- Having a certain kind of temperament is more important than brains. You need to keep raw irrational emotion under control.
- Unsuccessful investors are dominated by emotion. Rather than responding holly and rationally to market fluctuations, they respond emotionally with greed and fear.
- Using stock price volatility to measure risk is nuts. The only risks are: the risk of permanent loss of capital & the risk of inadequate return.
- Attributes that make up the “right stuff” of a successful investor as identified by Munger:
- Graham value investing variables
- Intrinsic value is terribly important, but very fuzzy.
- We look for a horse with a 50:50 win which pays 3:1. You have to know when a gamble is mispriced.
- My predictions have been a little better than other peoples because I have tried to make fewer of them.
- Business is easy. If you have a low downside and a big upside, you do it. If it is the opposite, you run away. The only time it can get confusing is if there is a big downside and a big upside.
- Investment is about quality as well as price. Just try to maximize the quality you get for price.
- We are partial to putting large amounts of money where we don’t have to make another decision.
- The difference between good businesses and bad businesses is that good businesses throw up one easy decision after another. The bad businesses throw up painful decisions time after time.
- Right things in business
- Proper allocation of capital is the investor's no 1 job.
- I’d rather throw a viper down my shirt than hire a compensation consultant.
- The only duty of a corporate executive is to widen the moat.
- Hoping the negative impact of some dishonest people can be managed by mixing them with honest people are a triumph of hope over experience.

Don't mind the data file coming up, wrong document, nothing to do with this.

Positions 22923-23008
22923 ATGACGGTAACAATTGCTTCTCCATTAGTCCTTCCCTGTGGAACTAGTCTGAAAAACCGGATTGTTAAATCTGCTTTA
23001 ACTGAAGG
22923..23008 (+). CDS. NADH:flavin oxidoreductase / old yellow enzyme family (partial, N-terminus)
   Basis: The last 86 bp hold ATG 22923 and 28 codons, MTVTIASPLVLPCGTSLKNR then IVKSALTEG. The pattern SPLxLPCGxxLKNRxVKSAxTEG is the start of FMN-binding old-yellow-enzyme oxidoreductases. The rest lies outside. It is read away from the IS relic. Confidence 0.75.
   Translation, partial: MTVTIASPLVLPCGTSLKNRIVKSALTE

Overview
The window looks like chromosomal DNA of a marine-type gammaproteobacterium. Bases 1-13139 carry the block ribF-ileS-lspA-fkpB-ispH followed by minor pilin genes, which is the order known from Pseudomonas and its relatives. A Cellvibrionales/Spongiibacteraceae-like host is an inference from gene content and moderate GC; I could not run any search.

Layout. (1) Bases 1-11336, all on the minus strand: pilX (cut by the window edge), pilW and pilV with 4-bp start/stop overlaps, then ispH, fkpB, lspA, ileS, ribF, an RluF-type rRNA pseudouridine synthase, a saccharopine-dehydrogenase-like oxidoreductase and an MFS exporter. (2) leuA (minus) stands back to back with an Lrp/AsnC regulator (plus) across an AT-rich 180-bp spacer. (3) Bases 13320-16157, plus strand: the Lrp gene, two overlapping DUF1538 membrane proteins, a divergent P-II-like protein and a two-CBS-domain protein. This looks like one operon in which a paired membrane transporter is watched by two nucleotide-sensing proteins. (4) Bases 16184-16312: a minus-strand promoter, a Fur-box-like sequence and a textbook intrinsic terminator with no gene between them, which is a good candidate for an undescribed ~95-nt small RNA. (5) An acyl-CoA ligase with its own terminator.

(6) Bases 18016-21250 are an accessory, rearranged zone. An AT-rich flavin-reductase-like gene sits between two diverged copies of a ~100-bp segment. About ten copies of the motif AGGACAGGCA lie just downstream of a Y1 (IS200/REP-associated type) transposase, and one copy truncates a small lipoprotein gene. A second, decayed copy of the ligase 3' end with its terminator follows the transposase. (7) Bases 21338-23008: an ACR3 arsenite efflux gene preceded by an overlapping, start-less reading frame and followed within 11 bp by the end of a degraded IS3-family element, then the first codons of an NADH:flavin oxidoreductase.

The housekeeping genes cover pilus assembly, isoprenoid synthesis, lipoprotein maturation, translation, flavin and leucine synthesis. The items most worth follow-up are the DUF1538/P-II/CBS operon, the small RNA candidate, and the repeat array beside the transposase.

- We don’t train executives, we find them. If a mountain stands up as high as Everest, you don’t have to be a genius to figure out that it is a high mountain.
- Just as animals flourish in niches, people who specialize in some narrow niches can do very well.
- Intelligent people make decisions based on opportunity costs – in other words, it is your alternatives that matter.
- The focus at Berkshire is ROE and not EPS.
- I don’t even like to hear the word EBITDA. Talk to me about CASH and CASH only.
- Develop into a lifelong self-learner through voracious reading; cultivate curiosity and strive to become a little wiser every day.
- I believe in the discipline of mastering the best that other people have ever figured out. I don’t believe in just sitting down and trying to dream it all up yourself. Nobody’s that smart.
- Remember that reputation and integrity are your most valuable assets—and can be lost in a heartbeat.
- Envy is a really stupid sin because it’s the only one you could never possibly have any fun at. There’s a lot of pain and no fun. Why would you want to get on that trolley?
- Mimicking the herd invites regression to the mean (merely average performance).
- Man’s imperfect, limited-capacity brain easily drifts into working with what’s easily available to it. And the brain can’t use what it can’t remember or when it’s blocked from recognizing because it’s heavily influenced by one or more psychological tendencies bearing strongly on it … the deep structure of the human mind requires that the way to full scope competency of virtually any kind is to learn it all to fluency—like it or not.
- Learning from the success and failure of others is the fastest way to get smarter and wiser without a lot of pain.
- We both insist on a lot of time being available almost every day to just sit and think. That is very uncommon in American business. We read and think. So Warren and I do more reading and thinking and less doing than most people in business.
- Warren talks about these discounted cash flows. I’ve never seen him do one.
- Buffett has said that if you cannot explain why you failed after you have made a mistake, the business was too complex for you.
- In Buffett’s view, if you cannot write it down, you have not thought it through.
- I observe what works and what doesn’t and why.